3. Invite your child into your interests, not just the other way around.

To support and encourage our kids' passions, we happily listen to them prattle on about why this Transformer is cooler than another and why a Pteranodon and a Pterodactyl are not the same. Which is how it should be. And the reverse is not only also possible, but wise. Inviting your child into what you care about broadens their horizons, helps them get to know you better, and, according to Boston child therapist Alison Ratner Mayer, "It sends the message to the child that their parents are having fun, true, honest, real fun, with them…there is nothing more validating to a child to see their parent enjoying themselves while spending time with them."

And, of course, there's the other upside: It lets you do stuff you enjoy while parenting. If you love birdwatching and you and your child spend a full day tracking an elusive hawk, are you going to feel cheated out of those hours enough to exhaust yourself before bedtime? Maybe not.

4. Encourage solo time.

Telling your child to go amuse themselves for a while can feel like a move straight out of the Bad Parent's Playbook, carrying an unfortunate "Go away, Mama's watching her stories" vibe. But alone time is something every kid needs — to strengthen their identity, learn independence, and figure out the world without your input. The awesome byproduct of your child's solo ventures? You, too, can spend a few minutes alone. You just have to let yourself be open to the experience. Often, according to, parents struggle to step away from their kids, convinced they're supposed to be offering stimulation and guidance every second of every day. A word to the wise: That kind of thinking isn't only a path to RSP; it's a shortcut to mega-burnout. Do what you can to stop hovering before you lose your mind.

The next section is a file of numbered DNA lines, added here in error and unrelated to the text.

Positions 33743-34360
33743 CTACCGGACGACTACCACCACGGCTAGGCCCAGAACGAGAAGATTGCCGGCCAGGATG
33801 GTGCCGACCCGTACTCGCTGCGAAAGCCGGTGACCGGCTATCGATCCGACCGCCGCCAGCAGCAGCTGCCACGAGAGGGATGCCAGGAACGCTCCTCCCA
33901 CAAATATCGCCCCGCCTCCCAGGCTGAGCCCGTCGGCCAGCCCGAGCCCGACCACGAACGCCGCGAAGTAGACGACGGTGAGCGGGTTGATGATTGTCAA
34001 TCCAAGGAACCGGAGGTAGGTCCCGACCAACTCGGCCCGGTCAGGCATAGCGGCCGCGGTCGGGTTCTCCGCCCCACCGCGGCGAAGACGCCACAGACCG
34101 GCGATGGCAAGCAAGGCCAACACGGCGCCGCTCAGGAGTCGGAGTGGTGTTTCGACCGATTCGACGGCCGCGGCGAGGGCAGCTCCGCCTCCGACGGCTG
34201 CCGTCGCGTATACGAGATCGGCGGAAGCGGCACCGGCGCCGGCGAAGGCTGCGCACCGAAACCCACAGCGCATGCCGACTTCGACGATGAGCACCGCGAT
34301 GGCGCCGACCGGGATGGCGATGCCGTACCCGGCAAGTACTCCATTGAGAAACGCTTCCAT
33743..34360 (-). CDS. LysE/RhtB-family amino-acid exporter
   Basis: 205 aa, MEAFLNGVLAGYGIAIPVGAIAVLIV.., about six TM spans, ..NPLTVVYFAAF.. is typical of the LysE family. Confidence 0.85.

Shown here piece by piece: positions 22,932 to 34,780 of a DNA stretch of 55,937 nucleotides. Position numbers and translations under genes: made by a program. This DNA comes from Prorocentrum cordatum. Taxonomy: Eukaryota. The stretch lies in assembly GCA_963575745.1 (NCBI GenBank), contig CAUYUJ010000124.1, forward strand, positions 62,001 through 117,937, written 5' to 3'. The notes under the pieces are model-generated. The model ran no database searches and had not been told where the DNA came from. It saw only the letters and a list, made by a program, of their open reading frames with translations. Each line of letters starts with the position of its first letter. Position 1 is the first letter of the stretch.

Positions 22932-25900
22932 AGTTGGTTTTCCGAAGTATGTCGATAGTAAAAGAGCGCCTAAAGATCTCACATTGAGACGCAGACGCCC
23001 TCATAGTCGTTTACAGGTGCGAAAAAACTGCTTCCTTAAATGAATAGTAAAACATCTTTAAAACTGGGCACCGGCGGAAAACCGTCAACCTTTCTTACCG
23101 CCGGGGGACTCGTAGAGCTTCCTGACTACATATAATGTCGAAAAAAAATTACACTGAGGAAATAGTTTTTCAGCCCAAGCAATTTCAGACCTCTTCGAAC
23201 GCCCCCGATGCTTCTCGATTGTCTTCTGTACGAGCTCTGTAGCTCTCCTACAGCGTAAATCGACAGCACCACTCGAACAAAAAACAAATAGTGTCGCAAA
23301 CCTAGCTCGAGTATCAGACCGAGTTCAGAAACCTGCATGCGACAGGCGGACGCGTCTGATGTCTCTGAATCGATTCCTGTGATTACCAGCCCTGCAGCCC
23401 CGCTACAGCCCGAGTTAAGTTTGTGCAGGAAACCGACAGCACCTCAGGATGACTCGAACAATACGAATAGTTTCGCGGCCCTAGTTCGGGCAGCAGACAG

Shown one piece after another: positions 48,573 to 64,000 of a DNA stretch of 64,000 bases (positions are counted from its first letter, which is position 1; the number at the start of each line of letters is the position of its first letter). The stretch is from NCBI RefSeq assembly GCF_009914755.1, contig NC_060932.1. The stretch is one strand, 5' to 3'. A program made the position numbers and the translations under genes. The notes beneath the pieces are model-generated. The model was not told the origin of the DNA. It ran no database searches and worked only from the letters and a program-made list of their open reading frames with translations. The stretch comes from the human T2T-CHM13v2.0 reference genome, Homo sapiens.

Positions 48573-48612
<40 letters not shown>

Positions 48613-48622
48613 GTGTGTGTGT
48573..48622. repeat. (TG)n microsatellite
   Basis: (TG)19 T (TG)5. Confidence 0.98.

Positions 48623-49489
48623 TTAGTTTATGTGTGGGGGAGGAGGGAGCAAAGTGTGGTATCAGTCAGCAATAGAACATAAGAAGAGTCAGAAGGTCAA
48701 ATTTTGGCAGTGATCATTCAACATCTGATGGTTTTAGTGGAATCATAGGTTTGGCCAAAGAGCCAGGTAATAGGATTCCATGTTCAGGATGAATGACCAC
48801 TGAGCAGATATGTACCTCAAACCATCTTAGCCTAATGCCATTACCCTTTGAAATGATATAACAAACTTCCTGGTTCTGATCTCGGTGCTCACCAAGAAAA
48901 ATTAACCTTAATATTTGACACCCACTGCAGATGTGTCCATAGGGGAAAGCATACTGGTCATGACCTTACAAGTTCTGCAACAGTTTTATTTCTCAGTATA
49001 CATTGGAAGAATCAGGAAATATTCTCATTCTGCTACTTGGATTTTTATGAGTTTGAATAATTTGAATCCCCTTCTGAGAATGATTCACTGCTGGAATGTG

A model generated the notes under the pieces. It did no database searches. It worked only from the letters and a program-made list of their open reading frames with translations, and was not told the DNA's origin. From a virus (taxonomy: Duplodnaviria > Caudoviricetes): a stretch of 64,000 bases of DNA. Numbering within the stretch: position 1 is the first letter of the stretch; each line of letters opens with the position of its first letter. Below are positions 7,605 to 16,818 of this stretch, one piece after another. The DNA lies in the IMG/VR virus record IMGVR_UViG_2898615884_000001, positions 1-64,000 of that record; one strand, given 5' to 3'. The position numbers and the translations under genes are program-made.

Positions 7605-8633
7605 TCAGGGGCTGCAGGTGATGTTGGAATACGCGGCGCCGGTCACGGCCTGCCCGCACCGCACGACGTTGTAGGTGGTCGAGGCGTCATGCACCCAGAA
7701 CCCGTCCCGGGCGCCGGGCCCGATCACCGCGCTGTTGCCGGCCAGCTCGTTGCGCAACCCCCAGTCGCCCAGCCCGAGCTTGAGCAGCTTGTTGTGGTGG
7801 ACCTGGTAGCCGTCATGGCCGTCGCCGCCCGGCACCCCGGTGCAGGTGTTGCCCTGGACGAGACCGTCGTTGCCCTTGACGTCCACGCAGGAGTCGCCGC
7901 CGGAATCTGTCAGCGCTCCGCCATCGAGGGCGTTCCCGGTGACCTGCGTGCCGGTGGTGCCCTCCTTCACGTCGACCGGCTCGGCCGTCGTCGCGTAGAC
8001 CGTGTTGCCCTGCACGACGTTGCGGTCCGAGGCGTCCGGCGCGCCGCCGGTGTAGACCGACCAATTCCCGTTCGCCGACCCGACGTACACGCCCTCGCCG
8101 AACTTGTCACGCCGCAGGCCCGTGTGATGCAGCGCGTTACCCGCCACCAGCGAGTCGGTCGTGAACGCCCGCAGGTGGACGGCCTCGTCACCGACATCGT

5. Shave down your schedule.

When we don't feel like our daily activities are productive or satisfying, it can make you feel like the day was filled with pointless activities. So, to make up for that lost time, we try to make up for it in the evening. To avoid feeling like you're wasting your day, try pruning your schedule to the things that make you feel happy and fulfilled.

The Bottom Line

When RSP rolls around this evening, ask yourself if you're longing for that ill-advised extra half-hour because you're genuinely enjoying yourself — or if you're pissed that the entire day was spent catering to everyone's needs but your own. If it's the latter, it's time to think about how your time might be better spent. Your child will always come first; that's a given. But that absolutely does not — and should not — mean that you have to come last. Carve out time for yourself, even if it's 10 minutes at a clip, and you might just find that cutting off your sleepy nose to spite your beleaguered face doesn't hold the same appeal.